What does India mean to people here? Here, as in among people attending the week-long IncredibleIndia@60 events in New York.
To Richard Levin, economist and president of Yale University, it means opportunity. To the man on the street (in this case, Times Square and George who is visiting from Boston and who didn’t give a second name), it means IT and elephants. George and his girlfriend were more interested in getting their photographs taken with the cowboy in gleaming white underwear, boots, Stetson and guitar who is an urban legend in New York, than in looking at the billboards selling India.
Times Square is replete with India signage, including the occasional city-tour bus painted in IncredibleIndia colours driving through, but in this touristy heart of Manhattan, no one seems to be noticing. There are food, music, and dance shows at Bryant Park and South Street Seaport, but the crowd is dominated by Indians who live in the city. That’s true of the guest list at most receptions that are part of the current event.
Serious work is happening behind the scenes, such as the meetings of the US India CEO forum, but it is unlikely that American companies need convincing. CEO of Vodafone Group Plc. Arun Sarin said of the several CEOs from Fortune 100 and Fortune 500 companies he had met, that they all had a presence in India. Sarin has reason to be bullish. His company acquired a majority stake in Hutchison Essar Ltd (now Vodafone Essar Ltd), this year. In China, he said, his firm has a 3.5% stake in China Mobile, which has 350 million subscribers. In terms of beneficial interest (if there’s such a thing in terms of subscribers), this translates into 12.25 million. In India, the company has three times as many subscribers (Vodafone doesn’t control, directly or indirectly, just around 33% of the Indian firm). Firms that chose not to invest in India, Sarin said, would “stay away at their own peril”.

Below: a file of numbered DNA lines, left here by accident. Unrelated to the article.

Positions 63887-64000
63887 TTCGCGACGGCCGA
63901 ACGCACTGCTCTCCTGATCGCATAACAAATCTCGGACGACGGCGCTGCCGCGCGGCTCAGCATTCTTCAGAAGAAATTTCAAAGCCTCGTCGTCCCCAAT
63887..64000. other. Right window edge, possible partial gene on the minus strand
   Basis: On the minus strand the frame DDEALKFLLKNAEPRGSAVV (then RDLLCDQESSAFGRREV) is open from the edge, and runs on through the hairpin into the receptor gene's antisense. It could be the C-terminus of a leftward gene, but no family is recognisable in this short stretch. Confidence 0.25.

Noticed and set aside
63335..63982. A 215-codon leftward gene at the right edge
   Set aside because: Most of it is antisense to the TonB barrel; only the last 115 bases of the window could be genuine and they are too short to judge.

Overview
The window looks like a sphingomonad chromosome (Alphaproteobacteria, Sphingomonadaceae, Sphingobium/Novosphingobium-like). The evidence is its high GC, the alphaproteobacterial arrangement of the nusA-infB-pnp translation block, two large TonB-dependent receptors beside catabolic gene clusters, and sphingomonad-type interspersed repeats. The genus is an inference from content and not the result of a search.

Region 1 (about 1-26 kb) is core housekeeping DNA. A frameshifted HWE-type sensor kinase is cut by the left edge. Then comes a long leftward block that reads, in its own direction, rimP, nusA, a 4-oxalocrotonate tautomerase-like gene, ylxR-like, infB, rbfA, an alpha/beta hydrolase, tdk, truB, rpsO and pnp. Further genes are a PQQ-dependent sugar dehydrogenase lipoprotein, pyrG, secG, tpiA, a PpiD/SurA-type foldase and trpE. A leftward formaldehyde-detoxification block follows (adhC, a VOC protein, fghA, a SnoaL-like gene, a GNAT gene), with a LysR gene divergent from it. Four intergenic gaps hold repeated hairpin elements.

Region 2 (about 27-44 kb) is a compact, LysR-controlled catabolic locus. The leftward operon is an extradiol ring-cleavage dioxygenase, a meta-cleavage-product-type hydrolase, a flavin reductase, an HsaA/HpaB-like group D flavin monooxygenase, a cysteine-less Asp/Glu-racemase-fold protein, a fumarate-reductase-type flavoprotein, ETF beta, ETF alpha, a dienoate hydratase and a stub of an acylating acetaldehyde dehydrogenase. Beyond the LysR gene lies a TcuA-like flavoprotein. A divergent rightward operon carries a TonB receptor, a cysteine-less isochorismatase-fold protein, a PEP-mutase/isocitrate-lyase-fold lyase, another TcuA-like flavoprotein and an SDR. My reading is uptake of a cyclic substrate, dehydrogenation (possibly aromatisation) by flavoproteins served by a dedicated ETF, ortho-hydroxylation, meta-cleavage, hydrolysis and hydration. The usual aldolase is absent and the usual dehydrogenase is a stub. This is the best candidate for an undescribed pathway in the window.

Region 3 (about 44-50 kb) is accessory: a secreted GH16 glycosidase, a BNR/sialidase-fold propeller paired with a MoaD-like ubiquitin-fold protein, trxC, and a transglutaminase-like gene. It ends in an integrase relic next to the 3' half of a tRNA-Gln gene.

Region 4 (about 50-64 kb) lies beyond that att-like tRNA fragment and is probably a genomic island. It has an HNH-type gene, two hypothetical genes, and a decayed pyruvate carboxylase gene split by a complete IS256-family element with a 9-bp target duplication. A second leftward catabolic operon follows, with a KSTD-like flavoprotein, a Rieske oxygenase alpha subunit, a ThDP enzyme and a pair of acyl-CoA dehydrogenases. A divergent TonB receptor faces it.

WPP’s CEO Martin Sorrell echoed the sentiment when he said: “India will be on the right side of history for the next 200 years.” Sorrell and Sarin were part of a panel that discussed, at the Harvard Club on Wednesday, what brand India meant and where it was headed. India meant youth and services to him, added Sorrell. And the “possibility of protectionism”, as the established world order could use protectionist policies to keep emerging India and China at bay.
The main organizers of IncredibleIndia@60, the Confederation of Indian Industry (CII), an industry lobby, and the ministry of tourism are clear on what India stands for: diversity, democracy, demography and development. They reason: Any country that has managed diversity as well as India, stayed a democracy, has more young people than old, and is growing fast should be a good place for businesses and people alike from all parts of the world.
The problem with such marketing, says Amitabh Kant, joint secretary of tourism and the man behind the long-standing IncredibleIndia tourism campaign (merged with CII’s India@60 idea to create the IncredibleIndia@60 event) is that it “puts a lot of pressure on infrastructure”. “At some point, perception has to match reality,” he added. It isn’t always possible while marketing a country, said Nandan Nilekani, co-chairman of Infosys Technologies Ltd and one of the people behind the event. “Reality is not in your control,” he added. Nilekani and Kant were also panellists at the Harvard Club discussion.
While campaigns such as IncredibleIndia@60 work well outside the country, they rarely strike a chord within. The previous NDA government suffered a shock defeat in the 2004 elections after its India Shining campaign boomeranged, said Vir Sanghvi, a journalist (and columnist for Mint’s Lounge magazine) who is setting up a network of television channels. “Greater India does not want to buy into brand India,” he added. And brands are rarely built through events such as this one in New York, said advertising and image management executive Suhel Seth, who was part of the audience at the panel discussion.
R. Sukumar is deputy managing editor, Mint. Comment at firstname.lastname@example.org